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Chapter One


For reasons which are understandable if not altogether justifiable, large numbers of us have an aversion to prefaces and introductions. We "want to get down to business," to "get our teeth into the meat of the story or subject." We tend to regard prefaces as superfluous "waffle" in which the author wastes our time either excusing his limitations, arguing with opponents, or explaining things which he should have made clear in the main body of the text. If we read a preface at all, it is usually when we have finished the book, by which time we have often forgotten not a little of what we have been reading, and so much of what the preface was referring to.

This is why I have disguised my preface as an opening chapter. You are much more likely to find you have wasted your time if you don't read it first, since unless you do you will not understand why the book has the shape it does or its principal purpose or purposes. So I hope you will forgive this small initial deception. It will be the only deliberate one.

My first and immediate aim, then, is to complete the investigation into the historical roots of the current crisis in the Catholic Church which I began in Turmoil and Truth (Ignatius Press and Family Publications, 2003). However, this sequel has a larger and more long-range objective. There would, I believe, have been room for a book of this kind even without the changes and disturbances that marked the last four decades of the 20th century.

Let me explain. Until a short time ago, Western Christians took it for granted that they were living in what was still basically a Christian culture. Christian beliefs and principles were the norm from which all other beliefs or forms of unbelief, however widespread, were deviations. Then suddenly they have found themselves part of a culture in which they are not only a minority, but which is increasingly at variance with most of its own previous beliefs and practices. As a result they are often at a loss to know how far they can go along with the new ways of thinking and acting. Where do they have to draw the line? Can any of the pre-existing lines be redrawn? And if so, where should they run?

Their situation is not, in fact, unlike that of the Christian converts from paganism of the 1st century AD, except that for the early pagan converts it was the same situation but the. other  way around. The first converts from paganism had grown up taking as their norm the ideas and practices of the Graeco-Roman world into which they had been born.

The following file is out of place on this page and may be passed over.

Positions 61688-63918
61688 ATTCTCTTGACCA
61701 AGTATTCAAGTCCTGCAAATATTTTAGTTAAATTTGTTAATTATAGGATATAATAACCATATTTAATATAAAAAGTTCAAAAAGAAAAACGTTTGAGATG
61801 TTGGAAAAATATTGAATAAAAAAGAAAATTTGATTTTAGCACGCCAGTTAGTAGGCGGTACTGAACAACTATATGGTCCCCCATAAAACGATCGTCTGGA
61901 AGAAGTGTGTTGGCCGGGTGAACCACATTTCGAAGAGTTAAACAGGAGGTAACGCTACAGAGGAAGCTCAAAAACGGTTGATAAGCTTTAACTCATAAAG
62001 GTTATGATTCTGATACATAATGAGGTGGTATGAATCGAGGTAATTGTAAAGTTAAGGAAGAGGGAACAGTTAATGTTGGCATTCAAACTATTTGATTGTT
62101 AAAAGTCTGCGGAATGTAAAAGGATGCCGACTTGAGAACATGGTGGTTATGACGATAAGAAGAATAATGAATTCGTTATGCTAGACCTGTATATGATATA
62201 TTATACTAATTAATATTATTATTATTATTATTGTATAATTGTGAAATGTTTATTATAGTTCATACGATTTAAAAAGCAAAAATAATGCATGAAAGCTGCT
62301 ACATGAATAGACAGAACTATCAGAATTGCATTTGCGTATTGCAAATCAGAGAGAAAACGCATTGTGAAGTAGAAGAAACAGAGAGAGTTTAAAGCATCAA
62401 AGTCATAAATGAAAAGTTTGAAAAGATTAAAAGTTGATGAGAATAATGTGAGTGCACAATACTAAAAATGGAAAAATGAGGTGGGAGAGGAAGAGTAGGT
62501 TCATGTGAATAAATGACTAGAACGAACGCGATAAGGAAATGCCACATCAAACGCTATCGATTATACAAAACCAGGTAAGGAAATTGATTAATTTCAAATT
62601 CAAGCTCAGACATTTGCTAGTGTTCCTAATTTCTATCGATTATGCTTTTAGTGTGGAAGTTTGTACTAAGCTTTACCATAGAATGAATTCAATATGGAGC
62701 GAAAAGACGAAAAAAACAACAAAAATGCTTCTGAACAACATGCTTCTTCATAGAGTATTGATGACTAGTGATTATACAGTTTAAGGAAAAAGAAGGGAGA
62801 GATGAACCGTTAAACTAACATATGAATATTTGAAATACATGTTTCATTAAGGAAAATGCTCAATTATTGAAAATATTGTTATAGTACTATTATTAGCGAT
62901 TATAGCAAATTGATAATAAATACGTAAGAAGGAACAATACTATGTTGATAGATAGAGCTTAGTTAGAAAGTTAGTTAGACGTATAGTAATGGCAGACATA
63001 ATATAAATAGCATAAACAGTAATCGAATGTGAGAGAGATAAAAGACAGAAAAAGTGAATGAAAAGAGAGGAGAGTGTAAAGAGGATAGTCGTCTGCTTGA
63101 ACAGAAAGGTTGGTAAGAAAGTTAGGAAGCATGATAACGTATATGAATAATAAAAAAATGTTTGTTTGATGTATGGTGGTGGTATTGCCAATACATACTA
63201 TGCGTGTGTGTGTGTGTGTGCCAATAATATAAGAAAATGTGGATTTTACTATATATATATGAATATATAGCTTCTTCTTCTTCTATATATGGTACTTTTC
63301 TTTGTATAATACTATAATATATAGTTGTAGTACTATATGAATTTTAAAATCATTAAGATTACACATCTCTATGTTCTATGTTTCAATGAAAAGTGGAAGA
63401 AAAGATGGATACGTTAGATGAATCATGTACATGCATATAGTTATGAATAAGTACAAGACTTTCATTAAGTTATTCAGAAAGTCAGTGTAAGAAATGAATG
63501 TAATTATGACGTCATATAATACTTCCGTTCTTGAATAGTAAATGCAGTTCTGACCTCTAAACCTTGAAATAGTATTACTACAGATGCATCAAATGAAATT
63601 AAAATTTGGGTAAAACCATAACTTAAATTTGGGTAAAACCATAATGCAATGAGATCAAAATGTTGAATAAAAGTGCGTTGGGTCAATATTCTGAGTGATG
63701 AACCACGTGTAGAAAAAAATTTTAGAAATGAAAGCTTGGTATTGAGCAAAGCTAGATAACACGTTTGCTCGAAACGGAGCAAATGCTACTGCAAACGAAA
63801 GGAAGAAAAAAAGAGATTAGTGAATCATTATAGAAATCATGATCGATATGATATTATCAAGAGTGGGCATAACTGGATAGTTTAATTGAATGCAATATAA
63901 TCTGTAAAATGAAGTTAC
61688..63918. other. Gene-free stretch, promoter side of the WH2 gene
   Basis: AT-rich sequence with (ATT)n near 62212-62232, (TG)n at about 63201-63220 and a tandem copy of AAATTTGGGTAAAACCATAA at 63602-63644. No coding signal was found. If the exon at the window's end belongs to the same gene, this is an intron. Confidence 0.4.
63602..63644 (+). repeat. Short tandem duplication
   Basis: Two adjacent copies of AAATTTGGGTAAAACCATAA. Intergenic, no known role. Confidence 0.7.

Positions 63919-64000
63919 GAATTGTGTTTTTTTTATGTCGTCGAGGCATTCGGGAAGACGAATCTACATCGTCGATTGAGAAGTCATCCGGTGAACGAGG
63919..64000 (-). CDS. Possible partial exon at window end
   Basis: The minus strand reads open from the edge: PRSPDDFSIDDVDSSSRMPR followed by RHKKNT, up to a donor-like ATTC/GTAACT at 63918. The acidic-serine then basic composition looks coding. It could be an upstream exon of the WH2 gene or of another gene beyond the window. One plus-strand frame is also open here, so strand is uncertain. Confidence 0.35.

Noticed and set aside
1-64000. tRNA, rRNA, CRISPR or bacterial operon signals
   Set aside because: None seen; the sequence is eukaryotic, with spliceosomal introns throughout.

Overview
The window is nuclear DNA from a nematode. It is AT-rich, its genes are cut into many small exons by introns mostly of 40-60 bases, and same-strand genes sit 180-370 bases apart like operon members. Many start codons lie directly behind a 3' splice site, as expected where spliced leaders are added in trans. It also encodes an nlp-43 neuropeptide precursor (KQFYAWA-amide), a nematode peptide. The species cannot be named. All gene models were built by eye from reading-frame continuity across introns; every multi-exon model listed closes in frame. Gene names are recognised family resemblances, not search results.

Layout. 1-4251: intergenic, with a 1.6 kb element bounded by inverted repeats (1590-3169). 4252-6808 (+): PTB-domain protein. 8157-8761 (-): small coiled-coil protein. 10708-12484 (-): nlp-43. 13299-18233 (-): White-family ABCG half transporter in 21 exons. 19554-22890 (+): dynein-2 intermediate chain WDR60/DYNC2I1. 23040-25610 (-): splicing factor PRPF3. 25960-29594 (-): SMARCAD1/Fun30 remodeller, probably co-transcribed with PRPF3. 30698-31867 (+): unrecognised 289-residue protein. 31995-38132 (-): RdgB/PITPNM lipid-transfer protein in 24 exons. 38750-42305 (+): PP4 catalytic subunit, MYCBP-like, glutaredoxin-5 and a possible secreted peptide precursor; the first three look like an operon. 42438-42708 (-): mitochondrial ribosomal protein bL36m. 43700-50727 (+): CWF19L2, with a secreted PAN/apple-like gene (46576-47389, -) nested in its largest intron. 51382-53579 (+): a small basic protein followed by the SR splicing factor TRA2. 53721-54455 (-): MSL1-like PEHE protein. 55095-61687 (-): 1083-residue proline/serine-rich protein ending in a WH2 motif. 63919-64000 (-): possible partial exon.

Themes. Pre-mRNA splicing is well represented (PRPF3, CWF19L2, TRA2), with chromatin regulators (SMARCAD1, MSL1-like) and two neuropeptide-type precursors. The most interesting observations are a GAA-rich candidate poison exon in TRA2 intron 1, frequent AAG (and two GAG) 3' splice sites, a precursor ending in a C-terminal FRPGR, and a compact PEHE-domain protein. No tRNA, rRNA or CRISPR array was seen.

After their conversion, however, they found themselves members of a minority which looked at the way in which the majority lived through very different eyes. Majority opinion could no longer be regarded as part of the natural order of things, and to begin with many must have found it as difficult to determine what was acceptable and unacceptable in the age-old pagan way of life as Christians today find it to thread their way through the dramatic changes of the last fifty years. How far could they go along with established custom? Did it all have to be rejected? And if not, which areas of what had previously been their daily living and thinking could continue as before? 1

As we see from the Acts of the Apostles, this last question, once asked, rapidly introduced a process of discernment which not only embraced practical matters (like whether one could eat meat that had been sacrificed to idols), but also subjected the speculations of philosophers to scrutiny.

The early Church Fathers took the lead. But contributing in their smaller way would have been countless other Christians, lay and clerical, whose words were never written down or whose writings have perished.

The first and longer part of this book is intended to make a contribution to a similar process of discernment with regard to what we call "modern thought" — the mental substratum of modern Western societies, and the source of many of our semi-conscious assumptions. As I attempted to show in Turmoil and -Ruth, such a process has been going on in the Church for around 200 years; and there can be few of the new theories and ideas that have surfaced during that time on which she has not given guidance or instruction. The number of documents is enormous. Greater still is the secular literature on the subject. We even have Dictionaries of Modern Thought. But as far as I know, there has been no examination of its principal components and their implications for Catholic belief from a Catholic point of view — at least not for non-academic English readers.

The main components I have chosen are: the doctrines of the 18" century Enlightenment; the theory of evolution and its derivatives; the schools of post-Cartesian 2 philosophy which have had most influence on Catholic thinking; the human sciences; and the more radical theories of 20th century liberal Protestant theology. The findings of the exact sciences are the only major component I have omitted because in so far as they are exact, they no longer provide any serious obstacle to the Catholic and Christian world-view. Of these components, the doctrines of the Enlightenment are, for the purposes of this undertaking, by far the most important.

"Modem thought" could be defined as the sum total of what modern men know, or think they know, with the doctrines of the Enlightenment as their soul or informing principle. It is these doctrines which now give modern thought and Western culture their coherence, shape and sense of purpose.